Describe the components of case-control and cohort studies for assessing maternal health.

    Discuss the major considerations in using different types of maternal health studies.

    Understand how to link indicators of maternal morbidity/mortality with program objectives.

    Describe how data on maternal health from surveillance systems, surveys, and epidemiologic studies can be linked to public health action.

  • Reproductive Health Epidemiology Series

    Case Study: Maternal Deaths in Abhoynagar, Bangladesh

    In 1992, the number of maternal deaths in Abhoynagar, Bangladesh, was 440 per 100,000 live births. At the time, 95% of all deliveries and 80% of all maternal deaths occurred at home, most within the first 48 hours of delivery. The main causes of these maternal deaths were unsafe abortion, postpartum hemorrhage, pregnancy-induced hypertension, obstructed labor, and sepsis. To address the problem of maternal mortality, the Ministry of Health and Family Welfare (MOHFW) and the International Centre for Diarrhoeal Disease Research, Bangladesh (ICDDR, B) decided to collaborate to improve maternal health care services for women in this region.

    Several interrelated interventions were initiated as part of this project. A maternity clinic that could provide basic emergency obstetric services was established, with a female physician on call 24 hours a day. Skilled community midwives were assigned to the health posts, covering a population of 20,000 each. These midwives made community antenatal visits, provided health education, detected and managed antenatal problems, organized referrals to the newly established maternity clinic, and visited new mothers as soon as possible after delivery. The government hospital, located one hour from Abhoynagar, was equipped with skilled staff, the ability to provide blood replacement, and surgical capacity to provide comprehensive emergency obstetric care. A strategy to educate traditional birth assistants to recognize complications and to know where to obtain the necessary services was outlined. To measure the effect of these interventions, a simple system of data collection was initiated by introducing a register in the maternity unit.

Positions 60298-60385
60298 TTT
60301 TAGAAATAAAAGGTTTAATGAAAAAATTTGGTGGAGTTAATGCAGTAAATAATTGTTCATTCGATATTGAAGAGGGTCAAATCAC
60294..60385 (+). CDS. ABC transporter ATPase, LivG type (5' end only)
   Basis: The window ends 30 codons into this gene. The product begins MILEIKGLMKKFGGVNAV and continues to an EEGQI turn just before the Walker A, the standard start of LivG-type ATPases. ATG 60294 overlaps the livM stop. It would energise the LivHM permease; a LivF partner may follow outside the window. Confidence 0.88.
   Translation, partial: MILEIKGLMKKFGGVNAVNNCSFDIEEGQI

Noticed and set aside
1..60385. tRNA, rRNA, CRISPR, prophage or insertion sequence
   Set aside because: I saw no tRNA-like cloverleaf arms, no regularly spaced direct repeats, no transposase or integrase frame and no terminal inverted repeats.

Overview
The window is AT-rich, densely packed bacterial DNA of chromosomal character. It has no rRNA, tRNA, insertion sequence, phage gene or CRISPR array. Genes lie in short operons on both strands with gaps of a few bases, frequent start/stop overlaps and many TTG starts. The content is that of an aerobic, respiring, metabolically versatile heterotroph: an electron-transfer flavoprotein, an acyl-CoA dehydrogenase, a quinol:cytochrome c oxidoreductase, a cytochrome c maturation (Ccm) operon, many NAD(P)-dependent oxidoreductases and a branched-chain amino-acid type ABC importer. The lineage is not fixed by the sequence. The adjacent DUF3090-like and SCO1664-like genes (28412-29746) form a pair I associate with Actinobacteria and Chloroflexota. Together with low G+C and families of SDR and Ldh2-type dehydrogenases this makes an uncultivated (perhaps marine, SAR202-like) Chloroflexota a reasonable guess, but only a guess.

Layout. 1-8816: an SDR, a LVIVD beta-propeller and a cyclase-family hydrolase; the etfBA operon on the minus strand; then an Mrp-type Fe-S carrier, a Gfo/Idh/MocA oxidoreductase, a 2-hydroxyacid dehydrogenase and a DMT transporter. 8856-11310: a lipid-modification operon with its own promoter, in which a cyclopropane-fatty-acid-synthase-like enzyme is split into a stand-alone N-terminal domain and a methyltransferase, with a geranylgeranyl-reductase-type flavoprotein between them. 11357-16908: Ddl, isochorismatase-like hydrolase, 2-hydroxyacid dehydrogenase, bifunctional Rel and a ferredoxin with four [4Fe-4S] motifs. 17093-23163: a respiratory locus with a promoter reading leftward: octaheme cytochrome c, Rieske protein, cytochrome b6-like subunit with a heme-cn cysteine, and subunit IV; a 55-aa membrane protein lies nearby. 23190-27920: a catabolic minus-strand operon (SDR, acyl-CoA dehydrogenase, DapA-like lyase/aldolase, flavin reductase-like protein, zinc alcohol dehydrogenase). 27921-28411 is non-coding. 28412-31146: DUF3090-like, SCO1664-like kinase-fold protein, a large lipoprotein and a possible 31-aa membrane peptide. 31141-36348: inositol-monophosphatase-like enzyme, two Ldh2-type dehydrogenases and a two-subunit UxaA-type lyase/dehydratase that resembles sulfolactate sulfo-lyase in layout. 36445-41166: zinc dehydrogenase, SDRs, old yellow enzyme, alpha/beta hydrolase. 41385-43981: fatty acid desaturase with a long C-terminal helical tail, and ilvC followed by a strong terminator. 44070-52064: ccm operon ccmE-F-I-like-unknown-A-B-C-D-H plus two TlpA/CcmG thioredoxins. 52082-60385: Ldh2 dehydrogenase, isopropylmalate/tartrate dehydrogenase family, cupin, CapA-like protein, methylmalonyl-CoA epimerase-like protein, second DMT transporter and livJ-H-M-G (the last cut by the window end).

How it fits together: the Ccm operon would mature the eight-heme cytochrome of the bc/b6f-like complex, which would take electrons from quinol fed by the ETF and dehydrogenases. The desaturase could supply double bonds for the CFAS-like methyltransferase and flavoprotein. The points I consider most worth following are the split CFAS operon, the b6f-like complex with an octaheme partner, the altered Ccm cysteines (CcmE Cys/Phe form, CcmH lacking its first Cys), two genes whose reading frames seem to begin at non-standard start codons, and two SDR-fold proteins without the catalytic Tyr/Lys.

As a result of this combination of interrelated interventions, the number of maternal deaths dropped from 440 to 140 per 100,000 live births in the intervention area in just 3 years. The majority (80%) of the complicated cases were managed by the community midwives. In this setting, a balanced approach of upgrading services and improving womens access to these services has led to a significant decline in maternal mortality (1).

    4

  • Module 2: Maternal Health Epidemiology

    INTRODUCTION Pregnancy and childbirth-related complications are the leading cause of disability and death among women of reproductive age in developing countries (1). The death of a woman in childbirth can threaten the survival of her entire family. The development of the newborn baby who may have survived, as well as that of other young children in the family, is endangered by the death of the mother. Women who die due to pregnancy-related causes are in the prime of their lives and are responsible for the healt